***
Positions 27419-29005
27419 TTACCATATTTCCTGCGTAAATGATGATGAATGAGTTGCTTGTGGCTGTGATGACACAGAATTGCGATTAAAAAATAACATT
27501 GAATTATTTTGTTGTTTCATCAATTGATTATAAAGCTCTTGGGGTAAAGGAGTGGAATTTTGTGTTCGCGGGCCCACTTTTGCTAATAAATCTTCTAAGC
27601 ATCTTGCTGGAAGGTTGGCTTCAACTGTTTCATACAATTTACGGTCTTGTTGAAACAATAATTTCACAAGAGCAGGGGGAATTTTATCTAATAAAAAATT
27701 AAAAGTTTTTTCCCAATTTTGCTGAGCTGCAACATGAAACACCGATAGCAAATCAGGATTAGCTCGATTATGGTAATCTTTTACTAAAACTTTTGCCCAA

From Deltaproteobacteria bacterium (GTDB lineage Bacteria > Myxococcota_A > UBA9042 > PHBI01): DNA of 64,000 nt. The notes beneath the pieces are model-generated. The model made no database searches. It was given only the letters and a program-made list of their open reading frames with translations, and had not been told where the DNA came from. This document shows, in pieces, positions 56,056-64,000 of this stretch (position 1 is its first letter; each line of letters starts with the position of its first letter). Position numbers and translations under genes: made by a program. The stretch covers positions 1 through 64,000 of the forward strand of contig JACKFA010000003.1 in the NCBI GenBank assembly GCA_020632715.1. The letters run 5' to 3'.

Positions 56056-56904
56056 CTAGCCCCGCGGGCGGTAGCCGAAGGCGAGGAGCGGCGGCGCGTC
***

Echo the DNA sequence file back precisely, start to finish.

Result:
Positions 27419-29005
27419 TTACCATATTTCCTGCGTAAATGATGATGAATGAGTTGCTTGTGGCTGTGATGACACAGAATTGCGATTAAAAAATAACATT
27501 GAATTATTTTGTTGTTTCATCAATTGATTATAAAGCTCTTGGGGTAAAGGAGTGGAATTTTGTGTTCGCGGGCCCACTTTTGCTAATAAATCTTCTAAGC
27601 ATCTTGCTGGAAGGTTGGCTTCAACTGTTTCATACAATTTACGGTCTTGTTGAAACAATAATTTCACAAGAGCAGGGGGAATTTTATCTAATAAAAAATT
27701 AAAAGTTTTTTCCCAATTTTGCTGAGCTGCAACATGAAACACCGATAGCAAATCAGGATTAGCTCGATTATGGTAATCTTTTACTAAAACTTTTGCCCAA

From Deltaproteobacteria bacterium (GTDB lineage Bacteria > Myxococcota_A > UBA9042 > PHBI01): DNA of 64,000 nt. The notes beneath the pieces are model-generated. The model made no database searches. It was given only the letters and a program-made list of their open reading frames with translations, and had not been told where the DNA came from. This document shows, in pieces, positions 56,056-64,000 of this stretch (position 1 is its first letter; each line of letters starts with the position of its first letter). Position numbers and translations under genes: made by a program. The stretch covers positions 1 through 64,000 of the forward strand of contig JACKFA010000003.1 in the NCBI GenBank assembly GCA_020632715.1. The letters run 5' to 3'.

Positions 56056-56904
56056 CTAGCCCCGCGGGCGGTAGCCGAAGGCGAGGAGCGGCGGCGCGTC